By Sean Boelman
The hustle and bustle in Park City is finally coming to a close as the two concurrent film festivals, Slamdance and Sundance, have wrapped up their 2020 editions. Both festivals were home to plenty of great films, some of which came out of the fest with distribution deals and many of which are still looking for homes to bring them out into the public.
Although there were also some great films to have shown at Slamdance and Sundance that had already debuted elsewhere (Pablo Larraín’s Ema is arguably the single best film to have shown in Park City), those films don’t appear on this list. Instead, this is the top four films that held their premieres at the Slamdance Film Festival or Sundance Film Festival.
4. Summer White
A Mexican coming-of-age tale written and directed by Rodrigo Ruiz Patterson, Summer White is a slow burn, but it is an effective one at that. Drawing the viewer into the world of the protagonist, Patterson is able to create a thoroughly immersive environment that allows the film to be absolutely shocking at times. Although the story is a tad predictable, the themes which Patterson explores are interesting enough to make the film stand out.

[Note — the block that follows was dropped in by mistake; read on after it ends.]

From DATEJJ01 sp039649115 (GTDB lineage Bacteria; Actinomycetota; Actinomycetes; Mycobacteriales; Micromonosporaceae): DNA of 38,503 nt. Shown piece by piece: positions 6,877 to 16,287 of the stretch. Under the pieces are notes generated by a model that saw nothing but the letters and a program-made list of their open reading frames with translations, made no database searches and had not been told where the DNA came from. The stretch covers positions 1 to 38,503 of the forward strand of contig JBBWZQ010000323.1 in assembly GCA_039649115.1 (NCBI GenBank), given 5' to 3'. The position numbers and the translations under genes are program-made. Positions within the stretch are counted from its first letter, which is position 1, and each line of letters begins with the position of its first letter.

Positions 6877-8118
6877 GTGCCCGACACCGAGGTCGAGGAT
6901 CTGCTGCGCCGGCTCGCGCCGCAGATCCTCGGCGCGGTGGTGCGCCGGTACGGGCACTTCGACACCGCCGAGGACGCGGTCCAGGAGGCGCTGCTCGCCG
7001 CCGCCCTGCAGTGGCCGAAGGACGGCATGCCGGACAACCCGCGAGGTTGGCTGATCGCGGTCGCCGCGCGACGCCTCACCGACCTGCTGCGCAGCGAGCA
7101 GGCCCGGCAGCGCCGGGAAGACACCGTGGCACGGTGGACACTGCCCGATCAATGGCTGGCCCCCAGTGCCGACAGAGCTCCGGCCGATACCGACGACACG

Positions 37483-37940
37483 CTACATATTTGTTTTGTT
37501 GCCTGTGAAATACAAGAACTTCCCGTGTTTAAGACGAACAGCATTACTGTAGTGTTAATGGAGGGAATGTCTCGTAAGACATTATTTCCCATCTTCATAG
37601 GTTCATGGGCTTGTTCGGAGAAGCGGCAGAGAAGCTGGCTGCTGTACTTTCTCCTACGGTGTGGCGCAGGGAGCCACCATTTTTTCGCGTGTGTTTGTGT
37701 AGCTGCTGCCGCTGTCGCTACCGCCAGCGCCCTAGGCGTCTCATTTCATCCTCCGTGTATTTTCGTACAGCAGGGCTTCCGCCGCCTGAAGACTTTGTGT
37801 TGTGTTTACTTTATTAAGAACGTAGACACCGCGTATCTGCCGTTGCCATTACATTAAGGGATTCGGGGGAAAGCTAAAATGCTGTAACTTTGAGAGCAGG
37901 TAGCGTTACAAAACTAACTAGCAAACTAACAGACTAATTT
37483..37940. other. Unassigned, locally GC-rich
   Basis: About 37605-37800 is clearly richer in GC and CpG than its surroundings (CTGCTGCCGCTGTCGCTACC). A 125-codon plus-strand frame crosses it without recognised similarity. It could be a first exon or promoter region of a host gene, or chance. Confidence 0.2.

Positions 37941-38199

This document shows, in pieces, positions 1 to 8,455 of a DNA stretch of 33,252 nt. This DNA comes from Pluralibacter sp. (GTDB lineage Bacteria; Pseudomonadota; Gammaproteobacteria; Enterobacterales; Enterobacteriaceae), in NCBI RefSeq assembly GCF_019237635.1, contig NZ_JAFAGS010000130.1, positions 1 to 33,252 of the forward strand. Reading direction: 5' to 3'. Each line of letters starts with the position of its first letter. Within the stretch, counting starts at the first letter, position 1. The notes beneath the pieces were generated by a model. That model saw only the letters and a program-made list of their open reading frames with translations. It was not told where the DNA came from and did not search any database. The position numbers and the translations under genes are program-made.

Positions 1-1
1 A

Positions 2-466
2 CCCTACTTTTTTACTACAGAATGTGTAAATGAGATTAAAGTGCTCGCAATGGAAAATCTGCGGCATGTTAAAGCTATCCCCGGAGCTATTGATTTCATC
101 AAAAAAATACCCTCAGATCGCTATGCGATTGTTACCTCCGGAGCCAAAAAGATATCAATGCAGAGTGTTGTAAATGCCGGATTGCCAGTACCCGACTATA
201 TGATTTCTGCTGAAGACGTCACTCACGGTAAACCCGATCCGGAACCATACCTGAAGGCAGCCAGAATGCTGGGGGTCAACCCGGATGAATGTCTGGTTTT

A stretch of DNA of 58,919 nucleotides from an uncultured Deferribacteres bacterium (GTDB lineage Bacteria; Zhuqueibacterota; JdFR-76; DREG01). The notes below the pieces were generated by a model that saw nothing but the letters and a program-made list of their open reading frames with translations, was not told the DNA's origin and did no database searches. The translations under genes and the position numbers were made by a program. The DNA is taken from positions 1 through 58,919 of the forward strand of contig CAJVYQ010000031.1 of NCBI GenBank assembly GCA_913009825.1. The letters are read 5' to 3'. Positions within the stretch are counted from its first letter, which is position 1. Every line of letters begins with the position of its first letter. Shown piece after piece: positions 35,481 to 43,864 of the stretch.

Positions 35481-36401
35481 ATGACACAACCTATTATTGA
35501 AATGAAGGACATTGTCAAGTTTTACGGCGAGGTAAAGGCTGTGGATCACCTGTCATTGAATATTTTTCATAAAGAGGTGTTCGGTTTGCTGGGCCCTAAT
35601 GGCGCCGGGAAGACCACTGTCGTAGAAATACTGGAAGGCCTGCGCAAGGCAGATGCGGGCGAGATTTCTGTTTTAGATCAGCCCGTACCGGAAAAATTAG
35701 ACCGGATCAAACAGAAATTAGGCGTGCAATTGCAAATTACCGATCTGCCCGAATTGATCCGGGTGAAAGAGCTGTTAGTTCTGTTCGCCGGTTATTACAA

3. Acasa, My Home
A verite-style documentary following a Romanian family as they are displaced from their longtime home, Acasa, My Home may not be the most urgent documentary to play at this year’s festivals, but it is certainly one of the most affecting. Thanks to the film’s largely human-oriented approach, the film is packed with emotion. Even though some of the things that happen may not seem like they would be particularly cinematic on paper, they make for a fascinating documentary nevertheless.
Although it was met with mixed reviews by many, Jumbo earns a spot high on this list thanks to its charm and wit. While it is true that the film follows the beats of the genre to the tee, writer-director Zoé Wittock brings a unique visual style to the film that is undeniably impressive. Containing some absolutely gorgeous cinematography, and a performance from Noémie Merlant that is not to be missed, this is the type of quirky indie film that these festivals are meant to discover.
1. Jasper Mall
However surprising it may be, a documentary about a dying mall of all things was one of the best films to play at either festival, and ultimately the best film to make its premiere in Park City. Bradford Thomason and Brett Whitcomb’s fly-on-the-wall Jasper Mall may have a simple set-up, but it uses it in an extremely interesting way to deliver commentary on the American economy. This thought-provoking documentary absolutely demands to be seen, and immediately.
The Slamdance Film Festival ran January 23-30 in Park City, UT and the Sundance Film Festival ran January 24 through February 2 in Park City, UT.
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